More than a quarter of those surveyed (26%) said they were concerned about food additives, while the same proportion said they were worried about food poisoning – and when unprompted, the use of food additives was the top food safety worry, cited by 7% of those surveyed.
The poll qualified the term ‘food additives’ with the expression ‘such as preservatives and colouring’, and found women and consumers aged 50-65 were most likely to say they were worried about additives. Meanwhile, only 13% of younger consumers aged 16-25 said they were worried about additives, compared to 20-36% among other demographics.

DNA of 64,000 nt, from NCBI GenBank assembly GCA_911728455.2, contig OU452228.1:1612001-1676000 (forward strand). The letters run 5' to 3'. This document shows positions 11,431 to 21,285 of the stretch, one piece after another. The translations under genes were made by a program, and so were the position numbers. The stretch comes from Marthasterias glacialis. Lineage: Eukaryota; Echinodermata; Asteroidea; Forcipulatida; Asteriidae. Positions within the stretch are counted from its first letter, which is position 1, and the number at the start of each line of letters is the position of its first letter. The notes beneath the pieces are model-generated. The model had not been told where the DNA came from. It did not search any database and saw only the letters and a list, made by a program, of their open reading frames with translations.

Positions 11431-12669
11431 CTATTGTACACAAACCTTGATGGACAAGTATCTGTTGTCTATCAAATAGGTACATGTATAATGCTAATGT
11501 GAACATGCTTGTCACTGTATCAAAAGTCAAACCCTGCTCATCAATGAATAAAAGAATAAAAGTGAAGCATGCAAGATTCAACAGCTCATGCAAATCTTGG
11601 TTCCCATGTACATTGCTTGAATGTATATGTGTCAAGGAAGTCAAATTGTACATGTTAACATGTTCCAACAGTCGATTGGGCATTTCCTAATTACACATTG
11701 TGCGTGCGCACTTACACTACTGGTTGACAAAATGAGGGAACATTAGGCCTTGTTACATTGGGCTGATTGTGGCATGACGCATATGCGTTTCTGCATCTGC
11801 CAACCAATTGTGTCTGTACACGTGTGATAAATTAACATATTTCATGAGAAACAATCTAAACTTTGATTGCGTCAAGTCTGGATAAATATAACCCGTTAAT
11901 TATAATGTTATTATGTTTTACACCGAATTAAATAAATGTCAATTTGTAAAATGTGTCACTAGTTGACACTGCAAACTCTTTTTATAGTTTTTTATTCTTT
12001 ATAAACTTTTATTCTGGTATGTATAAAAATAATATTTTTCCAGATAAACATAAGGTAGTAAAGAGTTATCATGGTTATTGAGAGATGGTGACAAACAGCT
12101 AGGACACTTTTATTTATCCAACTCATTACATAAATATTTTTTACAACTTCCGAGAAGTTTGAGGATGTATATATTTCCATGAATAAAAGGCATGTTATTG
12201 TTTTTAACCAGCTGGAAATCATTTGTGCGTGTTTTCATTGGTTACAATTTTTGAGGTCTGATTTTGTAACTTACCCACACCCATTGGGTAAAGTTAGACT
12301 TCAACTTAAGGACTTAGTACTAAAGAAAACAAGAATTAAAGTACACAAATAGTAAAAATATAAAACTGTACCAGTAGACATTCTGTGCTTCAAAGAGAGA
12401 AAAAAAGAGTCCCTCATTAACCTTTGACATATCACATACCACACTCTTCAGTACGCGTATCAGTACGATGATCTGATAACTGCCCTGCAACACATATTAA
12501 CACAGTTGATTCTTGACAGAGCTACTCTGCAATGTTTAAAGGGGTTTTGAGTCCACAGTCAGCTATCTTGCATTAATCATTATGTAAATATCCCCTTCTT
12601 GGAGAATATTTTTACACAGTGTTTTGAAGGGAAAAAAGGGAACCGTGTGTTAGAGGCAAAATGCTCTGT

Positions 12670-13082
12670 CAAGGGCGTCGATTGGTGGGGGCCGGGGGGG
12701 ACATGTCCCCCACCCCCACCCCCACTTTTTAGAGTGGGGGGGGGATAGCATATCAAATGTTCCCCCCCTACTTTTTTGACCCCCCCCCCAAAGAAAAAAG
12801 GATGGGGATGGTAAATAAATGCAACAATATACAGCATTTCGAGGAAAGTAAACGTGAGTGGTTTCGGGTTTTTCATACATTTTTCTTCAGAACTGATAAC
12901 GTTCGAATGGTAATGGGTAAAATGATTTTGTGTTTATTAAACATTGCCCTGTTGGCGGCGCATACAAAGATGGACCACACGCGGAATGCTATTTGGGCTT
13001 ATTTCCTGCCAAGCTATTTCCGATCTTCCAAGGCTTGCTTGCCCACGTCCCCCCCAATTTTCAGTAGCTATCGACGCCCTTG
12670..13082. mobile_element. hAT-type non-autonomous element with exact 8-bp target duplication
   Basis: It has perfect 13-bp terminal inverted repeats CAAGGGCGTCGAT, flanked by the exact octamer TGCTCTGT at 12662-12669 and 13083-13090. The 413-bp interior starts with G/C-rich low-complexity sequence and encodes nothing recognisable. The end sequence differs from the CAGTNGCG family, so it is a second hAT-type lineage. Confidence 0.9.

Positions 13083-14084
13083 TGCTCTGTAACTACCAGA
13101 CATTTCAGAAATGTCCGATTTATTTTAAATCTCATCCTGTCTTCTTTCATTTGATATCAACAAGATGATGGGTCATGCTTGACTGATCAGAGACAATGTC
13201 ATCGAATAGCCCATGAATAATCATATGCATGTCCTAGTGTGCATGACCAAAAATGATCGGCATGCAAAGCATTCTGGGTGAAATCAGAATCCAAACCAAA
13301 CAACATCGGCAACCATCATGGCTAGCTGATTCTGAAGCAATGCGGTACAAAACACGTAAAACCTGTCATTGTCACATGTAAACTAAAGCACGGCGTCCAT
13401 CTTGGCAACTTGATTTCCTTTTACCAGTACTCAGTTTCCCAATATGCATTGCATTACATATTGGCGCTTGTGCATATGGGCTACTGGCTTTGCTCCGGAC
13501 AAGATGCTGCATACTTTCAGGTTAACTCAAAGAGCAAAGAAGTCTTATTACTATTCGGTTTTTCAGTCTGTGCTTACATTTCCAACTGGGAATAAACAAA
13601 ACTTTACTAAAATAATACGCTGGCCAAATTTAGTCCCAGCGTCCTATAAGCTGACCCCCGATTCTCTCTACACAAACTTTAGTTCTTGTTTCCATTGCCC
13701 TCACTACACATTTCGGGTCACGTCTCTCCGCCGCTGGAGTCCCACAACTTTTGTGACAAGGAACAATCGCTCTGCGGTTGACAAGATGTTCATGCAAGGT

However, the biggest concern – taking both unprompted and prompted responses into account – was food hygiene when eating out, cited by 37% of respondents, more than twice the proportion who said they were concerned about food hygiene in the home (15%).
When it came to spontaneous responses about their biggest food concerns in general, sugar, fat and salt content were all named by 9% of respondents. Concern about saturated fat was slightly lower at 7%, while the number one concern was food prices, named by 18% of consumers.
When prompted, the top three issues of general concern were food prices (60%), food waste (50%), and the amount of salt in food (44%). Concern about food waste has increased by five to eight percentage points compared to the FSA’s previous attitude tracker surveys, which have been carried out twice a year since November 2010.
The survey was conducted from November 6 to November 17 with a representative sample of 2,509 UK adults.
The full results are available online here (pdf).